poetry/fiction/lit type stuff

Everyone is an artist…

So says Joseph Beuys, via Ben-Ami Scharfstein; I’d never heard of Beuys until I started reading Scharfstein’s Art Without Borders, which is a tremendously exciting book for an number of reasons but especially because of the above premise: everyone is artistic all the time, we are constantly creating and interpreting, always using artifice, nothing “as it is” because we are fundamentally incapable of “as it is,” as Scharfstein puts is, “nothing made by human minds or hands, nor any human act, is without its aesthetic origin or aura.” We recognize and appreciate great art because we recognize the action of our own beings within it, and in recognizing and appreciating, we collaborate in an ongoing act of creation. Not a new idea, of course… might well be the oldest idea. That’s why the delivery system matters, why seemingly arcane hipster dithering like this essay actually do mean more than they appear to, because the way we learn to engage art shapes how we are artistic on a daily basis; if someone learns that only art that emerges from corporate massaging is worthwhile, then they are likely to make their own daily art the same way, they will move through their…
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More, briefly

The great Busy-ness is nearly slackened, soon 70-80 hour weeks of work will be done and perhaps I will write more about each CD then. Or maybe I will go fishing, or work on other writing, or practice walking on my hands. Or, i will go our and try to sell my next book, which BlazeVox books has accepted for publication in the near future. Woo-hoo! 148) Van Morrison: Down the Road My wife has a spreadsheet with every Van Morrison CD listed on it, because she gets me one every Christmas and doesn’t want to repeat. Luckily for my lifeline, he has oodles of recordings, and keeps cranking out good new ones, like this bluesy bit of comfort and yearning. 149) The Psychedelic Furs: All This and Nothing Hits, hits, hits from the 80’s–“Pretty in Pink,” “Heartbreak Beat,” Ghost in You,” “Heaven”… $2.10 is scrawled on the back in crayon, so I must have gotten this at the Goodwill store. 150) Harry Nilsson: Best of This CD got at a gas station, I remember, somewhere in Georgia. More hits, hits, hits, “Everybody’s Talkin’,” “Jump Into the Fire,” “Me and My Arrow,” and of course, “Coconut.” 151) XTC: Waxworks, Singles…
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Wowza…

Scholar/Author/very busy man Jamey Hecht has written a far more insightful review of my book of poems than it probably deserves, and it is currently the feature review on Rattle‘s website. Thanks much, sir. Mr. Hecht’s website. The contradictions that reading my book seem to have provoked in Mr Hecht–he didn’t like the poems, hated reading them but thought they were successful, that it is a “good, strong book” and would recommend reading it–is wonderful. That Mr Hecht did not find the book funny, which it is certainly meant to be, says something about how social class works, I think, but ‘m not sure I’m ready to explore that argument just yet. Also, he began the review stating the poems were “unabashedly autobiographical” but later recanted and said that I might be a very different person from the narrator. I’m not sure why folks want to try and find autobiography in these poems; maybe because many are in first person, and they follow a fairly straight chronology? In any case, how much of the book “really happened” and how much did not is irrelevant. What is important, from a critical perspective, is that I am the kind of person who…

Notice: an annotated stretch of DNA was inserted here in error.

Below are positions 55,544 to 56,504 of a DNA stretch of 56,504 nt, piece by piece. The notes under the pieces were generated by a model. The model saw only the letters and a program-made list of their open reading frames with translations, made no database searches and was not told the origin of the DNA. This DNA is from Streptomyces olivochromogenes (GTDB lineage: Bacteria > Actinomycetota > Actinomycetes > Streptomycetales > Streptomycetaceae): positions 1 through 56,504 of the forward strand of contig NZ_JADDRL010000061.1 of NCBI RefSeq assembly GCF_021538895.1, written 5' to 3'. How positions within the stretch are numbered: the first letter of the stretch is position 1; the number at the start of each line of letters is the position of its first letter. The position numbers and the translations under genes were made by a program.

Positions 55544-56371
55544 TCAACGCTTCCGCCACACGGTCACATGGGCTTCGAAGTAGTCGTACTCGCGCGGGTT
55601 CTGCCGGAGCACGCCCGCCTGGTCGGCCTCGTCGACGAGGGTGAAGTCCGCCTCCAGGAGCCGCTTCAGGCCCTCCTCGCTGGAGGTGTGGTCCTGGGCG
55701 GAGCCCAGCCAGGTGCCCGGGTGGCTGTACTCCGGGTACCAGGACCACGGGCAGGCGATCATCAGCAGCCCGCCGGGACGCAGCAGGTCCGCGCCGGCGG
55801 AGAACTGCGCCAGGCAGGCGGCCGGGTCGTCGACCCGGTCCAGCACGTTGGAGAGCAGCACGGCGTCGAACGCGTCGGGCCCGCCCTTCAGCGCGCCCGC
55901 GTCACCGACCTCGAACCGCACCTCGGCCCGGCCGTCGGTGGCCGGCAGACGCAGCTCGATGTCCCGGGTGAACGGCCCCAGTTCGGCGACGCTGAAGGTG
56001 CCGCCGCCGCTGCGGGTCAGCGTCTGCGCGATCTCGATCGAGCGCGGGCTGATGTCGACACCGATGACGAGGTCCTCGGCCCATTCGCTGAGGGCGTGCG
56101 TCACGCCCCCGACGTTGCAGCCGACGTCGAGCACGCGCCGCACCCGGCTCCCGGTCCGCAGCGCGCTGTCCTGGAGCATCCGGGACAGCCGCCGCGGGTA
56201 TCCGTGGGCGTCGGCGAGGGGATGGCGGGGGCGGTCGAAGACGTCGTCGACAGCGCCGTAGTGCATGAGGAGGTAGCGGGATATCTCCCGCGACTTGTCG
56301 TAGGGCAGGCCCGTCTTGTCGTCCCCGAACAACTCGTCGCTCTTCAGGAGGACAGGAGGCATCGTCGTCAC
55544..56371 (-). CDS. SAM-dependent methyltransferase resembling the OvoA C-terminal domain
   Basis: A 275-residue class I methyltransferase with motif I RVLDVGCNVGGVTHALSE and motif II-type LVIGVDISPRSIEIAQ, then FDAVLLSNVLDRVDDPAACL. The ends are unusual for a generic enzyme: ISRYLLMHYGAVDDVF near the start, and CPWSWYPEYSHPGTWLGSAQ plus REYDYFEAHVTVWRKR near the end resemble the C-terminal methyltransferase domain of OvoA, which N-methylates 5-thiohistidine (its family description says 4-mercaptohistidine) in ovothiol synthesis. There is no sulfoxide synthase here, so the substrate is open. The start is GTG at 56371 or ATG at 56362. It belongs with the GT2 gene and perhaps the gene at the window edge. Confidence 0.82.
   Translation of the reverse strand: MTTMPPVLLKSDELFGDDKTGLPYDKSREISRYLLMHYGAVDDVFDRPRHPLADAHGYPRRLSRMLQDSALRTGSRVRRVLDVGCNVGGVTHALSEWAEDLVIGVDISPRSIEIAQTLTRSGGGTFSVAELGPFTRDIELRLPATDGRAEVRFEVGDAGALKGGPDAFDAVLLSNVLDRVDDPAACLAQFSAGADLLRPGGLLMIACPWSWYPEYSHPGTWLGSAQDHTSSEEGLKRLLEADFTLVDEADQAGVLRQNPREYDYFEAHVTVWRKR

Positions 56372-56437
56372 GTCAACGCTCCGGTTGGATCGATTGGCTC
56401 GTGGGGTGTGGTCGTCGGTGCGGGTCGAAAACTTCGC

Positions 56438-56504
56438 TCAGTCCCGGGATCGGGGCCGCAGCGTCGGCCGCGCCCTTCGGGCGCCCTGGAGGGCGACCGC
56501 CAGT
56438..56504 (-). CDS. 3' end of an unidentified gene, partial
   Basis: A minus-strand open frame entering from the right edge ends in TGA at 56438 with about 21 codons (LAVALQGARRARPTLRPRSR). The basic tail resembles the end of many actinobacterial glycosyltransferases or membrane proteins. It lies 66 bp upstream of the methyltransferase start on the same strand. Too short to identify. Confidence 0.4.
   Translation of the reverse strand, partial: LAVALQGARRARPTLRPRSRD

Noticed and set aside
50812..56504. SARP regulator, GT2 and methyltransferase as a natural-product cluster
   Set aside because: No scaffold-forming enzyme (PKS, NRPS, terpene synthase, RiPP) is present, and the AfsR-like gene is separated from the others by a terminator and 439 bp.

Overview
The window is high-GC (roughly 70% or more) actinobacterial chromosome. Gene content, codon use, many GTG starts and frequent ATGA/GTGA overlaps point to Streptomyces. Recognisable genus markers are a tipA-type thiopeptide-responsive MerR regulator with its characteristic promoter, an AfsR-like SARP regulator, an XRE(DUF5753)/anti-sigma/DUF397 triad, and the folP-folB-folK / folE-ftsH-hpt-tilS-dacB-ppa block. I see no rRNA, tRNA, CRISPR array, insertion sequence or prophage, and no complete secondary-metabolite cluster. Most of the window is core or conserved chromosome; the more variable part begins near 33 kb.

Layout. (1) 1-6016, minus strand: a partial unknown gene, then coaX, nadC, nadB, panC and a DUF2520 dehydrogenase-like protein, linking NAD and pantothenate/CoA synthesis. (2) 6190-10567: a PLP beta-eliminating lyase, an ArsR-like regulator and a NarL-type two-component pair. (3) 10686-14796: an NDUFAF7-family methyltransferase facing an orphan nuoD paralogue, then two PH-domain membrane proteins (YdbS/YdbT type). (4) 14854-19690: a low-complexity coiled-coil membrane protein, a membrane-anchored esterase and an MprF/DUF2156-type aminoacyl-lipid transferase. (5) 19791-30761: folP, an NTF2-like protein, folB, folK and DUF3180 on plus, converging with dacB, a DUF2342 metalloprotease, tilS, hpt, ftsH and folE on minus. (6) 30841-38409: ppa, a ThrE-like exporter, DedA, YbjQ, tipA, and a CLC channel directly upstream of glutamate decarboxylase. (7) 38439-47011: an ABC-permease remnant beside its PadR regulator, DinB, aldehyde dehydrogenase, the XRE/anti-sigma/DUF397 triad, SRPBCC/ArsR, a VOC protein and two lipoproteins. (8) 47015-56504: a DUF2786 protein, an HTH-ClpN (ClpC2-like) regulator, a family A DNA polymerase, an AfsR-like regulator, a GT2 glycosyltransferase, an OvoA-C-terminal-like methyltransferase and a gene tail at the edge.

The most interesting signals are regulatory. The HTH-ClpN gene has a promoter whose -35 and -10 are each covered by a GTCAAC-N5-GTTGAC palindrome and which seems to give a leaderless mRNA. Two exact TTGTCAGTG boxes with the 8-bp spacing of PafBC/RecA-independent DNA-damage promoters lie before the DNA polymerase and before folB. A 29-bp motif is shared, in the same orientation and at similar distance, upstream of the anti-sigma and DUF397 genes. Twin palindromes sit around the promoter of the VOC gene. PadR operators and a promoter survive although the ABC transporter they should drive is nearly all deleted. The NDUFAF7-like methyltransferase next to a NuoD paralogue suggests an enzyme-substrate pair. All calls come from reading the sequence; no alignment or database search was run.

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Finally have mp3’s

I have posted mp3 recordings of the first part of my book of poems here. I will try to finish them all by the end of April, and will also start messing about with them, chopping them up and splicing them with other things… please feel free to do so as well, if you are so inclined. Also, I will be reading tonight at Talking Leaves Books, 3158 Main St in Buffalo, with Rebekeh Keaton. I’m lousy at self promotion, boy…

Book Selling

I have a publisher, Zeitgeist Press, that is small and has not the resources a huge publishing house might have, but they have the freedom to publish work that they like, not just work they think can sell a boatload of copies. Because they cannot send me a $10,000 advance and put me on the John Stewart show, I have to do some of the work if I want my book to sell. And I do want to sell copies of my book, as well as copies of any other books I might write in the future. In the traditional publishing model, or at least the most recently dominant model, I would try to parlay the reputation gained early in my career, via small but prestigious presses, into a contract with a larger publisher. This larger publisher would then print and distribute my later books, set up publicity campaigns, and so forth; in return, I would get a small percentage of the profits of each sale, called a royalty, as well as positions on the boards of poetry journals, increased reading fees, and so forth. The internet, however, has made the exchange of media so easy that this old model…
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Book

My book of poems …and the whole time I was quite happy is now available from zeitgeist-press.com. I am setting up a separate page for the book and a link to it on the right, and I plan to record the whole thing as a group of podcasts, accessible through that page. Should be up in the next week or two… (wink, nudge).